Lady Sovereign reigns supreme at the Doug Fir

Lady Sovereign

Lady Sovereign

This Saturday (tomorrow) the pint-sized North London royalty Lady Sovereign takes over the uber-Northwest style Doug Fir Lounge (830 E. Burnside). Touting a new album, Jigsaw, as nuanced as her debut was virile and in-your-face, it is sure to be an internationally urban good time. Joined by Chester French and Hollywood Holt, here’s what your blogger had to say in a recent Just Out feature:

With a ton of retro style and punch packed into that petite 5’1” package, the UK’s Lady Sovereign busts out in more ways than one. And though she’s subtle about her sexuality, the diminutive rapper is hugely brash about females in rap. In short, she’s anything but shy, and sure to fill much more than the stage when she hits the Doug Fir Saturday, May 23.

The SOV’s new album, Jigsaw, incorporates the lyrics and beats of earlier tracks alongside outside sources without feeling stale. Just-released “So Human” borrows its tune from The Cure’s poppy “Close to Me.” Hardly associated with urban culture, the addition of the jangly, manic goth act behind her rhythms infuses just the right amount of novelty to a genre so often mired in its own stereotypes.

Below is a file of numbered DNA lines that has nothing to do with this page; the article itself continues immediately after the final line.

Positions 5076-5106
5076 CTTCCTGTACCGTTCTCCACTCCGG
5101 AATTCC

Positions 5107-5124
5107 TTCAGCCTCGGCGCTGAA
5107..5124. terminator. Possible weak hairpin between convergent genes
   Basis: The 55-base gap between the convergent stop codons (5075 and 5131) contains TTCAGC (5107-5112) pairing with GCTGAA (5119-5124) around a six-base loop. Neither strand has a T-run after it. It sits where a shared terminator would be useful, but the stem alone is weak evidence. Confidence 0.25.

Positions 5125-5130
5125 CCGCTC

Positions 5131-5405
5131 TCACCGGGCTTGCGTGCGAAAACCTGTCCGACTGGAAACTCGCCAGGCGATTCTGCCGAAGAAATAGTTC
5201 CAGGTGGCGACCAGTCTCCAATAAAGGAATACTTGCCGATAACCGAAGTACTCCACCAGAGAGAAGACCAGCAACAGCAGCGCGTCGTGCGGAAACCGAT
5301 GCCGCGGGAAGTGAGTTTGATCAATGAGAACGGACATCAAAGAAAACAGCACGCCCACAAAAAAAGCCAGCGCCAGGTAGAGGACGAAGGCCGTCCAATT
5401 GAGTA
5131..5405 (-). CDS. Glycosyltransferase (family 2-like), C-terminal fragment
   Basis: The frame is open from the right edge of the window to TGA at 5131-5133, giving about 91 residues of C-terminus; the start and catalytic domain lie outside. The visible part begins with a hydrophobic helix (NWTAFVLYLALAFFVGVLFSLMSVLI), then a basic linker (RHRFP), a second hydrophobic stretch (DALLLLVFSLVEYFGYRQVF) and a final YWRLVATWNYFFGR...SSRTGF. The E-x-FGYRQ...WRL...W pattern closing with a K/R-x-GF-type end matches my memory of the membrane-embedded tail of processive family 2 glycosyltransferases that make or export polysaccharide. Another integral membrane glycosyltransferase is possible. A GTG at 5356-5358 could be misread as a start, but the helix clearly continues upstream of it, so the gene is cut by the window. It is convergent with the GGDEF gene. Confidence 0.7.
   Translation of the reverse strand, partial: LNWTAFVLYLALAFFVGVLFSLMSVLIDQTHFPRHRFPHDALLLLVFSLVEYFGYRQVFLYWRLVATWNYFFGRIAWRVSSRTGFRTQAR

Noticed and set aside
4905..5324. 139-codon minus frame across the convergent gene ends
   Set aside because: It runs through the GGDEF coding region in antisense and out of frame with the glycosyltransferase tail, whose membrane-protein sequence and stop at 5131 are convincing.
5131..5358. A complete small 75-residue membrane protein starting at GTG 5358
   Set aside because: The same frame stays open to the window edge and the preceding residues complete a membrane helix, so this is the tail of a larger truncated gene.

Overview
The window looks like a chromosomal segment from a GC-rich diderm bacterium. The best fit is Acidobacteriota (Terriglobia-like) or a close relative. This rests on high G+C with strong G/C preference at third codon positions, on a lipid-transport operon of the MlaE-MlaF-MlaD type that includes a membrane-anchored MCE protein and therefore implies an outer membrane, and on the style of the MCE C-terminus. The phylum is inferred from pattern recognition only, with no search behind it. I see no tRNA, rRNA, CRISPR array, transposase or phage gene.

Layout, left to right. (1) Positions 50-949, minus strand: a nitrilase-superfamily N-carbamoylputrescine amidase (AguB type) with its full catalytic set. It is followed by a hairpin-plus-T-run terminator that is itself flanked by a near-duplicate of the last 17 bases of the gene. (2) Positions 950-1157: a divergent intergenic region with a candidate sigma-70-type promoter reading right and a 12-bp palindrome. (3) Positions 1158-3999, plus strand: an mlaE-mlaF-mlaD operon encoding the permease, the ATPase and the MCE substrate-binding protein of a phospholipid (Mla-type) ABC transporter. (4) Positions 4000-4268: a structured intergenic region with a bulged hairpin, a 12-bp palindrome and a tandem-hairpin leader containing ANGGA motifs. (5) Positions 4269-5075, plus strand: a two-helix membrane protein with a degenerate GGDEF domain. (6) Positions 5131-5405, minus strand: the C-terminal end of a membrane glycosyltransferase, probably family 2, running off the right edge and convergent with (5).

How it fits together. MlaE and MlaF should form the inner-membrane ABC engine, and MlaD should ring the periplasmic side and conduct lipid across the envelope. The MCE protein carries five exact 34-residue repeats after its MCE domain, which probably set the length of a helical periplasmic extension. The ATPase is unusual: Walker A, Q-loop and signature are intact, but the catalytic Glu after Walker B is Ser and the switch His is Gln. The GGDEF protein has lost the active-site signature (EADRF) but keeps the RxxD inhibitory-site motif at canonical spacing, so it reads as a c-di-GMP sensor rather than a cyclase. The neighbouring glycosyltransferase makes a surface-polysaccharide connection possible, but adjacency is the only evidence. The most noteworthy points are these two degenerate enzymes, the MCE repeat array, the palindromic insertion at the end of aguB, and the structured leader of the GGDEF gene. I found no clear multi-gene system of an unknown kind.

“It’s not consistent but it works for me,” she says. “There are genres on there that aren’t even genres. I’ve got a few classic club tracks but also songs that show another side, a more developed style of songwriting.”

The title track’s melancholy melody hears Sovereign crooning how her heart “is like a jigsaw puzzle / pick it up and fix it for me.” It’s reminiscent of the emotional singer-songwriter team of Tegan and Sara.

Jigsaw, released last month on her new Midget Records imprint, is also Lady Sov’s first foray into being in charge. After her departure from Def Jam and Jay Z, she felt the need to take creative control, done here in conjunction with the distribution powers of EMI.

Of the transition, she says, “I feel great now. I feel like I’ve overcome all my dark times. I get to pick who I want to work with. No one can tell me off or make me do things because I’m the boss…I’ve got my own label and everything works my way.”

No doubt, the Doug Fir will also bend to her Lady Sovereign’s steel will. If the audience follows her lead, it’ll be a roiling good hip-hop time.

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